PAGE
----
RIP Diana Rigg: The Shakespeare Actress Who Became a Pioneering Action Heroine

No need to tell Cersei, everyone knows she was a legend.

Photo by Doreen Spooner/Mirrorpix/Getty Images

The late Dame Diana Rigg was always a sizzling bundle of contradictions—not least of which being the fact that she was a serious Tony-winning stage actress and a veteran of the famed Royal Shakespeare Company, yet her most popular roles came from the blockbuster genre of entertainment. In the 1960s, she broke though on the British television program The Avengers as Emma Peel, a truly groundbreaking action heroine who managed to best bad guys, run a successful business, and pursue both artistic and scientific hobbies—all while wearing a rather iconic PVC catsuit. Female characters as tough and as competent as Peel had hardly been seen on screens—big or small—before that. The character became a sensation in England, and laid the blueprint for so many heroines that followed.

In 1969, she appeared as the main Bond girl in On Her Majesty’s Secret Service. To date, her character was the only one who actually managed to get Bond to marry her for romance. In more recent years, Rigg affirmed her talents among a younger generation as Game of Thrones‘ acid-tongued noble woman Olenna Tyrell. Even amid the show’s famously sprawling cast, Rigg managed to steal just about every scene she appeared in and had one of the show’s most memorable (and meme-able) exits. Though George R.R. Martin had written the character as a minor background player, Rigg’s portrayal helped elevate the role into one of the show’s most fascinating characters.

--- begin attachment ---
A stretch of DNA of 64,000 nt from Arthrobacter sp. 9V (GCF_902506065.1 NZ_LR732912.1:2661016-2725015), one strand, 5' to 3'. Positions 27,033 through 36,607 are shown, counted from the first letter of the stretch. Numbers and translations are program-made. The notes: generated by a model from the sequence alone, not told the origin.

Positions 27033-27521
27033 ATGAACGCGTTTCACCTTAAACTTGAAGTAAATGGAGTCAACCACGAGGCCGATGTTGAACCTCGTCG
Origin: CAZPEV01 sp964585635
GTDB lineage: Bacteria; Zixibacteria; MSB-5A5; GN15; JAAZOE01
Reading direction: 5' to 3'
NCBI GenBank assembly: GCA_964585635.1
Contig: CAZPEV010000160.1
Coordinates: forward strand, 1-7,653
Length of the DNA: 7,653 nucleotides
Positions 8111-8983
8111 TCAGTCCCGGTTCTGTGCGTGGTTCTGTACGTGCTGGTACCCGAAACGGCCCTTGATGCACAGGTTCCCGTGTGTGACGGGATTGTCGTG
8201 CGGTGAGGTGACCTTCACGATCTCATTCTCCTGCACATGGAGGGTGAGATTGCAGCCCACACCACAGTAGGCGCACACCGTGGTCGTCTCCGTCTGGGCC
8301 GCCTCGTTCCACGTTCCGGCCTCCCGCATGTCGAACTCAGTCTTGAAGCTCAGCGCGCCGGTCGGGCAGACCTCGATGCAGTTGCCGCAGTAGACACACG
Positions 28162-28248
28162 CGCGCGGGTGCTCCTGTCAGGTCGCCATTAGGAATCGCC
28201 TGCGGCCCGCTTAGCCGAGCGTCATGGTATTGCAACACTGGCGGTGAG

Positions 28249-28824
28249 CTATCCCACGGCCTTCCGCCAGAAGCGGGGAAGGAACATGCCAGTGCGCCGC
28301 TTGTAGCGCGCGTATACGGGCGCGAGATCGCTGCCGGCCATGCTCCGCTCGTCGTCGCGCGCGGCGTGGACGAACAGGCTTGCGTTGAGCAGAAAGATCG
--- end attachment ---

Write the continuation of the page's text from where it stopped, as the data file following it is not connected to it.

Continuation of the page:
Rigg took an early stand against pay inequality by holding out from production on her second season of The Avengers until she got a significant salary bump and better treatment on set. She learned she was paid less than even the cameraman. She was painted as a villain for it in English media and found little support, but eventually she received a notable raise. Rigg was also known for her criticisms of what she saw as the excesses of formal feminism, perhaps after having been burnt by her own experience. In her later life, Rigg clarified, however, that she never intended to appear anti-feminist.

Maybe the confusion came because Rigg couldn’t help but pepper her own speech with wit and an occasional barb here and there. She had a memorable sense of humor, and in the 1980s, called upon her acting colleagues to contribute to a book compiling the worst reviews they had received in their careers.

Despite her status as a genre star, Rigg’s theater bonafides can’t be overlooked. She was nominated for a Tony four times, winning once. Throughout her careers, she appeared as iconic characters like Lady MacBeth, Eliza Doolittle, Medea, and Martha from Who’s Afraid of Virginia Woolf.

According to her representatives, Rigg passed away peacefully at home at the age of 82 after a short battle with cancer.

Though, Rigg kept on working until the end. She’ll appear in Edgar Wright’s film Last Night in Soho and the BBC and FX miniseries Black Narcissus.

Colleagues, admirers, and fans paid tribute to the actress on social media.